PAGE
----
Health

COVID-19 in Australia: What did we learn?

COVID-19 highlights the risks associated with globalization and the associated health and security threats. The interoperability of individuals moving locally, locally, domestically and internationally underpins various types of containment and mitigation measures to prevent and control the spread of infection.1

In Australia, the first wave of COVID-19 infection was associated with cases imported from abroad. On January 25, 2020, Australia reported the first confirmed case of COVID-19 imported from Wuhan, China, where a pandemic occurred.2-4 In the next two months, the majority of cases in Australia came from international travelers and passengers returning from China, Iran, the United States and Europe. Ruby Princess Cruise ship.Five In response, the Australian Health Care Sector Emergency Response Plan was launched by the Australian Government on February 24, outlining four key strategic goals aimed at preventing the spread of COVID-19 in the community. (Figure 1).6

Figure 1: Australia’s Health Care Sector Emergency Response Plan: Four Key Strategic Goals.

The first purpose is to characterize the nature of the virus and the clinical severity of the disease in the Australian situation. The clinical symptoms of COVID-19 were quickly confirmed to include fever, sore throat, cough, and dyspnea.7 The main mode of infection through direct contact with an infected person and indirect contact with a contaminated surface with infectious droplets. The incubation period has been reported to be 1-14 days, with increased mortality and morbidity associated with the elderly and immunocompromised individuals. Asymptomatic carriage of COVID-19 has been identified, which may impede case identification, contact tracing, and practical implementation of infection prevention and control (IPC) measures in the community. ..7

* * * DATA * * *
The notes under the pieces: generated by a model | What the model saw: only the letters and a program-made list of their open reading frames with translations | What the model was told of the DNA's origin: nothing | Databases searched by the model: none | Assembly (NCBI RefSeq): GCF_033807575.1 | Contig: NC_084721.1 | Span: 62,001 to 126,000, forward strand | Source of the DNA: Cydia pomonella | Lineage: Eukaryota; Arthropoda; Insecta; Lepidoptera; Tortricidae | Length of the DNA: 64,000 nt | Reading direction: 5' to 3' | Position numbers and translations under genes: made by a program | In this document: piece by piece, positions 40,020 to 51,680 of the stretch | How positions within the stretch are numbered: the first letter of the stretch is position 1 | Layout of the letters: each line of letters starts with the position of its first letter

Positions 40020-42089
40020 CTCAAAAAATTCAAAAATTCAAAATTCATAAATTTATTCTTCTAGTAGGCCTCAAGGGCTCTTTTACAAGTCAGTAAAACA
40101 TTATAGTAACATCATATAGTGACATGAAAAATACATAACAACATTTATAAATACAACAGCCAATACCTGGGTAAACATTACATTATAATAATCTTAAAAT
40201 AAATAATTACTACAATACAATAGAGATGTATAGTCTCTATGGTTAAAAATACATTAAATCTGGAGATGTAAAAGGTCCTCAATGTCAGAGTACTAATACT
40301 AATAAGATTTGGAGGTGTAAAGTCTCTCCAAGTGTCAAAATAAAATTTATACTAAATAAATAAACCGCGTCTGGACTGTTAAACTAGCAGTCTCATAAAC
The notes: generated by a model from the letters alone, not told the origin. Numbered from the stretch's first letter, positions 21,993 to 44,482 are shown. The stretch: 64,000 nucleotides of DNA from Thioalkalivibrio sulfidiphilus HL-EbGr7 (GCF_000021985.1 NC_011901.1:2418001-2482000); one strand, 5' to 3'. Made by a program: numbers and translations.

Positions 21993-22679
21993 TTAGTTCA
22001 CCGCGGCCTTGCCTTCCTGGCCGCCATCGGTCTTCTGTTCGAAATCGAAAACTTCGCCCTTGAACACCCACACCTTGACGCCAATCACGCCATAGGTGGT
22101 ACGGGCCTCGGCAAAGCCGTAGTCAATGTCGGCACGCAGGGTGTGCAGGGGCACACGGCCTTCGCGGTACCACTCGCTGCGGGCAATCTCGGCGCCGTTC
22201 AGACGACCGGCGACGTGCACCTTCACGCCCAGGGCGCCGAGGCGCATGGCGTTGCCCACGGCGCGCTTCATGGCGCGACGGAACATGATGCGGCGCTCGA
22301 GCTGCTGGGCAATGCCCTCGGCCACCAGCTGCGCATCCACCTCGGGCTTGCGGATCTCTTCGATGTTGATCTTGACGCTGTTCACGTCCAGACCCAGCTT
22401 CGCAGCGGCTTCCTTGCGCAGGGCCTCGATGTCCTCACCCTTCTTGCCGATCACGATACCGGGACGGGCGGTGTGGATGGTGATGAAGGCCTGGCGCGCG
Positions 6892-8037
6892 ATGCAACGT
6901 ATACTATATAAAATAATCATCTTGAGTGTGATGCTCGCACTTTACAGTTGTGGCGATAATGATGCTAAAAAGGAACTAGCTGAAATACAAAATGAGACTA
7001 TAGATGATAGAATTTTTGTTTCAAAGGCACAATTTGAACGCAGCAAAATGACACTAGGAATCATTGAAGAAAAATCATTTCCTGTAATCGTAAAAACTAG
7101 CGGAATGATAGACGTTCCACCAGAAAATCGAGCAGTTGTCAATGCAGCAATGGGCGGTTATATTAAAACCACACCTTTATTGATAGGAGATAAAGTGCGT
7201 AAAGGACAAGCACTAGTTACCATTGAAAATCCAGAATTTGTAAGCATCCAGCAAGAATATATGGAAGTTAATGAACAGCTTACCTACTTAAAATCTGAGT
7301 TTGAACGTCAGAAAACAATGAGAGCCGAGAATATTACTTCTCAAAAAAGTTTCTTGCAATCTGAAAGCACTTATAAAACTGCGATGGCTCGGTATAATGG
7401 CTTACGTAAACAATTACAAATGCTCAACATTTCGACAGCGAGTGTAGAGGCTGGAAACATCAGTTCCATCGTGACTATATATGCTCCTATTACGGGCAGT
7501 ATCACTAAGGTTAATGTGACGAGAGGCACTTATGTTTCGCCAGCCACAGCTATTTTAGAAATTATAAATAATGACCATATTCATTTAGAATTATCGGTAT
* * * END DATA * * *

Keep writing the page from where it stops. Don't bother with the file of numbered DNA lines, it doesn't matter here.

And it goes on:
The second objective is to reduce the transmission, morbidity and mortality of the disease. Regarding imports of cases, the Australian Government has gradually imposed border restrictions since February 1. What started as a travel ban from mainland China rapidly evolved into immigration restrictions for all foreigners and a total ban on overseas travel for residents as of March 24.8 For travelers arriving in Australia by air or sea, case quarantine and quarantine began in early February at a designated hospital and was subsequently changed to home and hotel quarantine due to increased cases in March. .. In the event of symptoms, close contact with household members was required to quarantine and be tested at home.8 After March 28, all international travelers will be required to enter a mandatory government-approved hotel quarantine for 14 days to further prevent the risk of COVID-19 import proliferation.

To reduce interstate communication, border closures began in late March in all states and territories, with each jurisdiction implementing its own set of immigration requirements.9 Physical distance measurements were taken nationwide to reduce mortality. Vulnerable groups were encouraged to stay home except in emergencies and seek help from family members and caregivers for food delivery and other important services.Ten

Public health orders throughout Australia’s jurisdiction have severely restricted the movement of individuals, and travel has been mimicked for essential purposes only. Employers across Australia have instructed employees to work from home to limit the spread of COVID-19.11,12 When it comes to education, Australian states and territories have kept their schools open during the pandemic. Distance learning was conducted, but attendance was recommended to be limited to children of essential workers and children without other care options.13